ST. CHARLES COUNTY, MO – A St. Louis County woman is accused of forcing a 13-year-old girl to have sex with men she met online.
23-year-old Shawntoi Shurn is charged with sexual trafficking of a child.
According to authorities, July 8th, Shurn and the 13-year-old victim took a ride-sharing service from the 400 block of Bluff Drive in St. Louis County to a St. Charles County hotel at 5th and Interstate 70. Once in the room, court documents say Shurn and the girl began drinking alcohol and had sex with two separate men. After, they received $250. Shurn allegedly gave the girl $50 and kept the rest for herself.
A local nonprofit called Healing Action is working to keep young girls out of prostitution. The organization said it’s difficult to know exactly how many youths are involved in prostitution in the metro area because it’s only been tracked recently. Katie Rhoades, Founder of Healing Action said they are serving about 65 active clients, 85% who started in commercial sex before the age of 18.
“Folks get introduced into prostitution or into the sex trade mainly by other people forcing them to be there especially if they’re youth or because they run away from home,” Rhoades said. “There could`ve been something going on at home they meet somebody else that person exploits their vulnerabilities and forces them out,” she said.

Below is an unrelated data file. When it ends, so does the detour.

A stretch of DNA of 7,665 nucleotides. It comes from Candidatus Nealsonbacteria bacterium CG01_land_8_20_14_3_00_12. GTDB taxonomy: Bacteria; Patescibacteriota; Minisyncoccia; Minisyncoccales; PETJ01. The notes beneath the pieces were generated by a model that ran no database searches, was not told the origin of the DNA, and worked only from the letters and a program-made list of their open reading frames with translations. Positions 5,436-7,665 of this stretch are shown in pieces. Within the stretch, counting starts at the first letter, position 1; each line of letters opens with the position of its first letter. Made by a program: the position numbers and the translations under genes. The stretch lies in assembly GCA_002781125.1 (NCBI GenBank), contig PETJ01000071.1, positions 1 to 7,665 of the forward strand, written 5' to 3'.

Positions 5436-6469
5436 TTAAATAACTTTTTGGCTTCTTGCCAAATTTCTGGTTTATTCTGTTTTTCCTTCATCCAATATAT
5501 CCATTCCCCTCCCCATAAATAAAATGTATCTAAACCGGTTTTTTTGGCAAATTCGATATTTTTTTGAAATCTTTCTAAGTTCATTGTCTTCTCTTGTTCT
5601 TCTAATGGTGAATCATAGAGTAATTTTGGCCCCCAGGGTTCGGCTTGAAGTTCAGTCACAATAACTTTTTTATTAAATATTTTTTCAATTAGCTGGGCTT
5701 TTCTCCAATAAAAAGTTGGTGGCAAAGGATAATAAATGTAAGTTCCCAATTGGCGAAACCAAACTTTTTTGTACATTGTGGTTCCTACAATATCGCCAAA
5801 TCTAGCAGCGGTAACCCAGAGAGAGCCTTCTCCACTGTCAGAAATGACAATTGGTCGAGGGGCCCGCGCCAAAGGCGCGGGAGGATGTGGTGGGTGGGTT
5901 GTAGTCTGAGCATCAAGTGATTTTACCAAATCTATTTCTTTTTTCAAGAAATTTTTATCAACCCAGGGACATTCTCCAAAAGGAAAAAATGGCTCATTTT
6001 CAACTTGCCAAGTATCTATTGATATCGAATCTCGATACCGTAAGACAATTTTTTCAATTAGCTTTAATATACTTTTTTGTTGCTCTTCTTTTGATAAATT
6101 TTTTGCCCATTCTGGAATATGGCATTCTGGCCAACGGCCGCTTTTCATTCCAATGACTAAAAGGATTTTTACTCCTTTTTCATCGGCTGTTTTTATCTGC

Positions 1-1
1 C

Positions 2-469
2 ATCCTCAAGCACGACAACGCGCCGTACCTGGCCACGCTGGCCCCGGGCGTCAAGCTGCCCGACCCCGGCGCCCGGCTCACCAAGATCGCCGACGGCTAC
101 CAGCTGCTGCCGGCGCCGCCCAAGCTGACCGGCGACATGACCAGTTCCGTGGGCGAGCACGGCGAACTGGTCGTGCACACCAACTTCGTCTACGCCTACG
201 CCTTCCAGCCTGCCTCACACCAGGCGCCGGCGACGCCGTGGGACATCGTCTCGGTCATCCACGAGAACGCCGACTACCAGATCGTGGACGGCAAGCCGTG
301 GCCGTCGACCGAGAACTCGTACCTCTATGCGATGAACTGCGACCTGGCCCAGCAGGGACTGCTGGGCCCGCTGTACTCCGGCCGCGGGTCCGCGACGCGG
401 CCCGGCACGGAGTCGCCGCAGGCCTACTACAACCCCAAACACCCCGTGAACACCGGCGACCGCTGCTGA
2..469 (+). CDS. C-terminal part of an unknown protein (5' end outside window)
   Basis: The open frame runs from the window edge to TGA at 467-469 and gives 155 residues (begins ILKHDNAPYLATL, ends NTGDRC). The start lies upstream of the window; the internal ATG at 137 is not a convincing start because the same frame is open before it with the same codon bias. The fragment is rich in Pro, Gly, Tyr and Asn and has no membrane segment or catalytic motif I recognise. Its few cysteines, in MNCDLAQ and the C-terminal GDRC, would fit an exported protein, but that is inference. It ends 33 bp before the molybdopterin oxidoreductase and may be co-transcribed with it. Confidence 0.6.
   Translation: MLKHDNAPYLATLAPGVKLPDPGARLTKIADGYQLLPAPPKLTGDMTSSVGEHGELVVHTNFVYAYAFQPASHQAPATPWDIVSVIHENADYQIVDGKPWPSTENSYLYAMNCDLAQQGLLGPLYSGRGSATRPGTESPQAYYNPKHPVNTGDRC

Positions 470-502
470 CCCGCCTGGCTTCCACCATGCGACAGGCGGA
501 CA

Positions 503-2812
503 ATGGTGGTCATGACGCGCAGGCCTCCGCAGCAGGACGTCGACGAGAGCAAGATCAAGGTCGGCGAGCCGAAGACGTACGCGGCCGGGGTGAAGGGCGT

In this case, court documents show the 13-year-old was living with Shurn for 2 weeks and during that time, Shurn scheduled multiple sexual interactions with the girl and unknown men that Shurn met online.
While it is not clear how the 13-year-old girl became involved with Shurn, Rhoades says sexual predators use all kinds of tactics like asking them if they want to be a model or building a relationship with them and then eventually exploiting them to other people. She said they also tend to look for the girls hanging in the back of the pack, versus the leaders of the pack; the girls that show insecurity and respond well to flattery so they can win them over and force them into a life of prostitution.
Rhoades suggests parents talk with their teens about the dangers of sex trafficking.
“As a community, we tend to not want to talk about sex and we don`t want to talk about those things to our kids but that again leaves them vulnerable to not knowing that there are predators out there,” said Rhoades.